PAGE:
Why a standalone ministry for religious minorities is a bad idea
In this Bengali republic we inhabit, there are no religious minorities. That, at least, was the principle on which the Liberation War was waged in 1971. We went into battle against the communal-militaristic state of Pakistan on the strength of a few core values, among which was secularism.
The state of Bangladesh, all the way from the guerrilla warfare waged by the Mukti Bahini and till the adoption of the Constitution in late 1972, was deemed an entity where followers of all faiths --- Islam, Hinduism, Christianity, and Buddhism --- were to be regarded as citizens privy to all the rights embodied by a modern nation-state.
In a larger sense of the meaning, we the people of this land were all Bengalis, for it was Bengali nationalism that powered our drive for democratic expression in the period stretching from the early 1950s to the late 1960s.
In the early 1970s, the six points advocated by Bangabandhu Sheikh Mujibur Rahman were a powerful machine which only deepened our aspirations for secular democracy.
That being the truth, it is, therefore, reasonable for us to argue that when the Hindu-Bouddho-Khrishtan Oikyo Parishad tables the case for the creation of a ministry of minority affairs, and when people in the corridors of power agree with it, it is the essence of the constitution which comes under a shadow. One quite understands, given the sorry circumstances Bangladesh’s non-Muslim citizens have confronted in the past nearly four decades, the sentiments of the Parishad.
But when the Parishad begins to believe that a standalone ministry for people other than Muslims would be a solution to its concerns, our worries become ominous. Matters are made murkier when the government of the day agrees that a separate ministry for religious minorities is not a bad idea.
It is a bad idea.
And equally worrying is the thought that the ruling circles plan to have a national minority board cobbled into shape should they return to an unprecedented fourth term in office.
Bangladesh was not conceived as a state of religious majorities and minorities. The idea of Bangladesh, coming down to us all the way from the Jukto Front electoral triumph in 1954, was the forging of a nationalism where Bengalis would matter and faith would remain outside the bounds of national politics.
Bengalis were not to be segmented into Muslims and Hindus and Christians and Buddhists, which was a crucial reason why the Awami Muslim League dropped its communal appendage in the mid-1950s to become the Awami League.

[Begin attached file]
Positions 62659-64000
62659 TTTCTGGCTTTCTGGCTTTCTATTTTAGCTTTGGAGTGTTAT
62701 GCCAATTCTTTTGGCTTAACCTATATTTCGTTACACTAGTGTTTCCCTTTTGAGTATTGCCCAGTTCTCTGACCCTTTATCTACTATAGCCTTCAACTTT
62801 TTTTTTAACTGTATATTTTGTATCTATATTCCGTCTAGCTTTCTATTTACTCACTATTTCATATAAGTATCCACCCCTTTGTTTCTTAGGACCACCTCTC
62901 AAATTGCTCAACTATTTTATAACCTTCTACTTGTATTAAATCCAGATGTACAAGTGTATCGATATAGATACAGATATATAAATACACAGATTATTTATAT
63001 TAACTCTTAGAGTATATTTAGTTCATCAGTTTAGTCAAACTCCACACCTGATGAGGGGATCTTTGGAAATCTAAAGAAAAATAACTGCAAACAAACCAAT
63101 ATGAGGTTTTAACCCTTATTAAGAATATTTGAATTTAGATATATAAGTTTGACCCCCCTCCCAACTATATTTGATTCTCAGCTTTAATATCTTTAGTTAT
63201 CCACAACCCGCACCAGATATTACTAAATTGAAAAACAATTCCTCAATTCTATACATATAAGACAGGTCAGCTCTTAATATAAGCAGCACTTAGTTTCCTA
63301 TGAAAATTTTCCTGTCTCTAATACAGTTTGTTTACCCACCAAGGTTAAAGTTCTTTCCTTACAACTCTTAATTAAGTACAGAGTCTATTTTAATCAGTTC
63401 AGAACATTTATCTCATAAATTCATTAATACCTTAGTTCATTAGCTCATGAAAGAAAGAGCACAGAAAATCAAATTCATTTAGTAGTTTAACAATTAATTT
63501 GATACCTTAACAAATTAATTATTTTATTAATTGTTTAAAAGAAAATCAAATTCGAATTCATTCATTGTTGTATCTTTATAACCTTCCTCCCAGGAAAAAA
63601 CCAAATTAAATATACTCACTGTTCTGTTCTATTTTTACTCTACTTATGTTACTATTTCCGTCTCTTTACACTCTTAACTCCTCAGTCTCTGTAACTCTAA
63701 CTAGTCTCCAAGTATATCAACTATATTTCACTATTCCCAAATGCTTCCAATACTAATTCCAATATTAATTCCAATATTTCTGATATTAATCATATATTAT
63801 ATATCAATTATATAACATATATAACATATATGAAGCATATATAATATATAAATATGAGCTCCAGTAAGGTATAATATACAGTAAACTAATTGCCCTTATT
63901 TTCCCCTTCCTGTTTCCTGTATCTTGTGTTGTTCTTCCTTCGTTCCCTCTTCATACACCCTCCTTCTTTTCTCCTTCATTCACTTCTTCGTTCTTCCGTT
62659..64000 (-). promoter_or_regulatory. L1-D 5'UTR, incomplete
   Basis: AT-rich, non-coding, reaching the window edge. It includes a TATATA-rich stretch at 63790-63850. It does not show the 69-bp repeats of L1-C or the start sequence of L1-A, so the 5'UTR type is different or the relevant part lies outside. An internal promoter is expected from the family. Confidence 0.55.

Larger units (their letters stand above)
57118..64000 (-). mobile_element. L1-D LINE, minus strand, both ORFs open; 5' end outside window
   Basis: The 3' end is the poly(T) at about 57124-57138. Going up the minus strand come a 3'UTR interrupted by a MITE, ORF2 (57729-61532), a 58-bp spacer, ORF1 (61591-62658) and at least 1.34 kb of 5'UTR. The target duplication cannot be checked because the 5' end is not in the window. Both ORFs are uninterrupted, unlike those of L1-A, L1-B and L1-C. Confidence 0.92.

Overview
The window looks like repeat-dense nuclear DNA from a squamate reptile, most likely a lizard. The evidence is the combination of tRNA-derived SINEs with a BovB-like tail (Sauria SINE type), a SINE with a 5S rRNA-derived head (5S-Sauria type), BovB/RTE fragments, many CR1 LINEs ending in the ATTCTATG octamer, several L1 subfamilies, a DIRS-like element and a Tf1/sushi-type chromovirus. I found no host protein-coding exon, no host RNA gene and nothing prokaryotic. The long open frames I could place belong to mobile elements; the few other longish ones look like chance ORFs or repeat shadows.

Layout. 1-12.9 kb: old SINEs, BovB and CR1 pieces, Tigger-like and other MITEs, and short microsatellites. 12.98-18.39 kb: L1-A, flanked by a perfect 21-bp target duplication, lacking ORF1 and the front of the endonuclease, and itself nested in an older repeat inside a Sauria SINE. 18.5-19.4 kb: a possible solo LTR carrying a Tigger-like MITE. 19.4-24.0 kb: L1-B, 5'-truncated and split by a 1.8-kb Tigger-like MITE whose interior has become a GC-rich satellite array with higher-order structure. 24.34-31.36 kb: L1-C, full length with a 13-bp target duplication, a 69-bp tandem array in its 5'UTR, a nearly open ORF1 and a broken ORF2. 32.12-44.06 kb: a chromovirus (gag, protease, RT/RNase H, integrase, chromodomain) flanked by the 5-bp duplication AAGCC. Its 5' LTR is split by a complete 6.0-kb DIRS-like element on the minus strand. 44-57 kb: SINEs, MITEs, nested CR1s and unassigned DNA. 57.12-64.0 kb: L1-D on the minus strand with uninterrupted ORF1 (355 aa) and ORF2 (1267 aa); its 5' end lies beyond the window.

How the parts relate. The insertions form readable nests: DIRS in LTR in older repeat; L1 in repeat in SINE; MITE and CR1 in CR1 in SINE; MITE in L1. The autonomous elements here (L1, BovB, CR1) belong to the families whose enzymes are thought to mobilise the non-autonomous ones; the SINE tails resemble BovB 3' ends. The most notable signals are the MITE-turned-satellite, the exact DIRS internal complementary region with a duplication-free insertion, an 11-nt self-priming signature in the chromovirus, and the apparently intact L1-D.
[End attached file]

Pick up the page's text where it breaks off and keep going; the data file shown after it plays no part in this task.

Go back to the six points, the basic principle of which was the creation of a society where politics would be secular and democratic and would eschew the communalism underpinning the state of Pakistan.
And in 1971, it was Bengalis who gave shape to the Mukti Bahini to wage war for freedom. This nation, officially christened a People’s Republic through the crucible of war, was light years removed from the Islamic Republic that was, and is Pakistan.
Today our secular state is under threat from creeping communalism. It does not have to be. It is under no obligation to build on the parochialism foisted on it by the illegitimate political dispensations keeping the nation in their vice-like grip between the mid-1970s and early 1990s.
Khandakar Moshtaq damaged the ethos of this land when through the bloodletting of August 1975 he wielded the shrill “zindabad” weapon on Bengalis; Ziaur Rahman thought little of the criminality he was committing when he knifed through the principles of secularism and nationalism in the Constitution; and Hussein Muhammad Ershad unabashedly informed us, and the world beyond, that secular Bangladesh would now have a state religion to call its own.
These are some of the saddest realities we in Bangladesh have tried to roll back in order for the country to renew itself on the wings of the nobility shaping our struggle for liberty in 1971. We have argued, endlessly and consistently, that while faith may matter to every citizen, it in no way comes between him and his secular political persona. Our history is proof of the fierce approach we took to dealing with men and organizations willing to undermine our secular republic.
Back in the early 1970s, we rounded on Moulana Bhashani over his screaming demands for a Muslim Bangla because his political revisionism militated against the Bengali soul. At the end of the Liberation War, wisdom was manifested in the Mujibnagar government’s decision to outlaw the Muslim League, the Jamaat-e-Islami, the Nezam-e-Islam, and the Pakistan Democratic Party, for communalism had spilled Bengali blood to no end.
Our secularism is left badly wounded when the old collaborators of the Pakistan occupation army have a free run of the country with their closed-mind politics. Our belief in a non-communal Bangladesh takes a bad hit when the Hefazat-e-Islam is pandered to by those we have looked up to so long as defenders of the humanism which defines the Bengali.
There were no religious minorities in this land in the year when our young freedom fighters went off to the fields of war, for they were all Bengalis. The nation was not, between January 1972 and August 1975, segmented into dark spaces walled off from one another by questions of faith -- for people worshipping or in thrall to their deities remembered that at the end of the day they were equal citizens of the land. They were all Bengalis.
It is to that land of Bengalis -- Muslims, Hindus, Christians, and Buddhists -- we need to return if our history is not to get caught in a bad squall. Democracy without secularism is a fallacy.
Syed Badrul Ahsan is Editor-in-Charge of The Asian Age.